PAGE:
Soil EC Mapping on Your Farm
Gary Suess, Precision Ag Specialist
email@example.com (507) 273-7043
If you’re a grower in our trade territory, you all have something in common: your fields vary. The variability may be in water holding capacity, organic matter, yield potential, nematode pressure, soil pH, or many other possibilities. One thing is certain – managing these fields as if they were uniform is not the best strategy.
Before you can manage soil variability, or manage inputs differently, you need to map it with accuracy and intensity that truly captures the variations. Soil EC testing is an effective way to do this map these soil variations. Soil EC is soil electrical conductivity – a measurement of how much electric current the soil can conduct. While soil EC has no direct effect on crop growth or yield, the benefits of EC mapping comes from the relationships that frequently exist between EC and a variety of other soil properties that are highly related to crop productivity. These properties include water-holding capacity, topsoil depth, soil drainage, organic matter levels, and subsoil characteristics. EC readings correlate strongly to soil grain size, making it an effective way to map soil type and texture because smaller soil particles such as clays have a high conductivity, silts have a medium conductivity, and sands have a low conductivity.
A popular way to measure soil EC is done by pulling a Veris Technologies sensor in passes about 50-60 ft apart across the field. The Veris sensors use spring loaded coulter electrodes mounted on a steel frame sensor cart. The sensor measures the soil EC on the go as the cart is pulled across the field. Because the soil types on the farm do not change, the zones identified by a Veris soil EC map are consistent over time, making it a one-time investment.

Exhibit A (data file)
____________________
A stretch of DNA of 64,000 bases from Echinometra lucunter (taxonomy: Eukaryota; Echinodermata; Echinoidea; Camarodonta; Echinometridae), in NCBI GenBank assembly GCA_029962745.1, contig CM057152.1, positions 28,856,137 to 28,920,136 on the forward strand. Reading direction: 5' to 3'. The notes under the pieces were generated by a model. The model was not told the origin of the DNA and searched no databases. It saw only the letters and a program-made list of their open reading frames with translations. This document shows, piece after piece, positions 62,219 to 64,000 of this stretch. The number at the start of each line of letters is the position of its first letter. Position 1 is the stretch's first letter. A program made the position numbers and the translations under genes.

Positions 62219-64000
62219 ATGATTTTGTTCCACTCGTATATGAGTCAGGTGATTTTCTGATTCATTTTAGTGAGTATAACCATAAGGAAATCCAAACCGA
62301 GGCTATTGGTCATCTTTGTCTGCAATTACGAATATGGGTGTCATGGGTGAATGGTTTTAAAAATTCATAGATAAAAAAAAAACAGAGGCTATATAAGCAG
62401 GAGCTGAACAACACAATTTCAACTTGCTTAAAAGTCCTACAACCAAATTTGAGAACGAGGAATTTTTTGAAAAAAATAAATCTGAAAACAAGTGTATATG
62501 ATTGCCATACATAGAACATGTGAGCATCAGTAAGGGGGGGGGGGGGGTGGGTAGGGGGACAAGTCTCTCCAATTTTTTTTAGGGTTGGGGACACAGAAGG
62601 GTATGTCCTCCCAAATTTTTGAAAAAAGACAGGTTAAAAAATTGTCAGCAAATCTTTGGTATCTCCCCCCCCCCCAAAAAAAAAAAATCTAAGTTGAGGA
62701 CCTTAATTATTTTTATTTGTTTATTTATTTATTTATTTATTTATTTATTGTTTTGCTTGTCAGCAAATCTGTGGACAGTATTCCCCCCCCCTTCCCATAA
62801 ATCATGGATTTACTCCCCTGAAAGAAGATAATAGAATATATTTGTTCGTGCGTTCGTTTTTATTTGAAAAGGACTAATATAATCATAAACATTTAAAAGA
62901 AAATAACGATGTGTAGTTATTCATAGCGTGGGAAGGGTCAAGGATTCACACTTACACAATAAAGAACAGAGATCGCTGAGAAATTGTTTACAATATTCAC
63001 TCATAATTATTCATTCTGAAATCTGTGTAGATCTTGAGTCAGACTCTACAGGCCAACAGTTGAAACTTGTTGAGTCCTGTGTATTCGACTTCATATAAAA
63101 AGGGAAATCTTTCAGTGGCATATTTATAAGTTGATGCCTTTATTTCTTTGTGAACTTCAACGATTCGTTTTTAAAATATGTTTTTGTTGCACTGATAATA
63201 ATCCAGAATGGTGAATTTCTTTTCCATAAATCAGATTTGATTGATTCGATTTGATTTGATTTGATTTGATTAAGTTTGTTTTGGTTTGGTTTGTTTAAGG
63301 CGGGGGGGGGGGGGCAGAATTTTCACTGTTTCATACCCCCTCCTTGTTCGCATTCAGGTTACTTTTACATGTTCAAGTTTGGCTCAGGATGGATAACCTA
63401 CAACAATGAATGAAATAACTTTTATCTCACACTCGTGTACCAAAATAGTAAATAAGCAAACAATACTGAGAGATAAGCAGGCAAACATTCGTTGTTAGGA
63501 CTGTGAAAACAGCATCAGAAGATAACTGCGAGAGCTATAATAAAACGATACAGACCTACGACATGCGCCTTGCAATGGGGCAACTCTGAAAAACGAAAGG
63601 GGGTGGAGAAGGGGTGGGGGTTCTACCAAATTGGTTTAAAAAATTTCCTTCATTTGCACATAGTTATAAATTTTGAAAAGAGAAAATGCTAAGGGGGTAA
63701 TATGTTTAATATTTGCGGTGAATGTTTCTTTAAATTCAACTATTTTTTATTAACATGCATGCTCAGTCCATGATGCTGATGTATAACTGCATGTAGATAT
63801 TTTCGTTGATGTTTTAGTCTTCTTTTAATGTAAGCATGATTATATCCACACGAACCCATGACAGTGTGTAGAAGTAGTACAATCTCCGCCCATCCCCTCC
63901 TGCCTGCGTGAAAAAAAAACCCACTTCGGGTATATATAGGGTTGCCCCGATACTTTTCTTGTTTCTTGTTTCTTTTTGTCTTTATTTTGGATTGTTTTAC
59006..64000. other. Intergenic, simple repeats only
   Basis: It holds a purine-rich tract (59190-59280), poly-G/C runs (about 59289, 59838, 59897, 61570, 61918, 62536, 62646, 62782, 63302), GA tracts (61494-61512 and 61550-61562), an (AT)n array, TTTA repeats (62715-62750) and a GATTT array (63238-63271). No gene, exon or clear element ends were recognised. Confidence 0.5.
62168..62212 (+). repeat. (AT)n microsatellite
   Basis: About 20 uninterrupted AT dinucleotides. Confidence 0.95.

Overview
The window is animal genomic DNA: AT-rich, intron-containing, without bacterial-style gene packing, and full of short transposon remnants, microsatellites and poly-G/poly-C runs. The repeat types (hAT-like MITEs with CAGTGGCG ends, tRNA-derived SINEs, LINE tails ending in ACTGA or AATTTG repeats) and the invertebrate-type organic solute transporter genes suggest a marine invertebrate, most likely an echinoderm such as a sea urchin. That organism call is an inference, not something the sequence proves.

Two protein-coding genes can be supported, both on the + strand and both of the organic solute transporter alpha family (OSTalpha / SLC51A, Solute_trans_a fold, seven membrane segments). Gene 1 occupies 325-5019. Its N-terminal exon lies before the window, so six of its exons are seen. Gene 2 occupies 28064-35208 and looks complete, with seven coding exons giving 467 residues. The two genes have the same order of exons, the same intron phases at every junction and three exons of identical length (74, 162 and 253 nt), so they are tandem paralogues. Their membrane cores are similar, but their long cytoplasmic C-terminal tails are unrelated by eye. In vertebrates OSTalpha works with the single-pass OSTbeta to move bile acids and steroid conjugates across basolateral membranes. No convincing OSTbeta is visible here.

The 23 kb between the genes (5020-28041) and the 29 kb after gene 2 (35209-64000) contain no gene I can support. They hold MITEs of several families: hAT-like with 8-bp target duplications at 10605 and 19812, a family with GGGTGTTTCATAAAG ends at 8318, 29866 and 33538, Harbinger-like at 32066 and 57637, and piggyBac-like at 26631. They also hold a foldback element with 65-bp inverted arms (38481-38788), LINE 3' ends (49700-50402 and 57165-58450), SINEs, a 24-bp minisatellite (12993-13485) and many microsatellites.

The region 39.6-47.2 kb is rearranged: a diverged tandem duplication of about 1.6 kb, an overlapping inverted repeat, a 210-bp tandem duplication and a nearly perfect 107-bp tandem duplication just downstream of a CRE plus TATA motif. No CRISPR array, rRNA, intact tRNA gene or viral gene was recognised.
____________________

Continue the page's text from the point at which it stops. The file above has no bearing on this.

Once soil EC mapping of a farm is done, Progressive Ag Center agronomists can then work with growers to devise management zones for the farm, create variable rate seeding prescriptions, and better manage nitrogen applications. Options for variable rate application of seed, fertilizer, and water can be explored when producer and agronomists knowledge is combined with EC soil mapping. By optimizing the placement of inputs, the potential for a return on investment improves. The opposite can also be said. By not placing inputs in areas with poor soil, dollars can be saved or shifted to other locations. This also leads to a higher potential for a return.
If you would like to read more about Variable Rate Management Zones here is a link to an article that was published in the February 2016 issue of the Corn and Soybean Digest. http://cornandsoybeandigest.com/precision-ag/better-variable-rate-management-zones
If you would like to know more about this new technology I encourage you to contact a member the All American Co-op Progressive Ag Center agronomy sales team.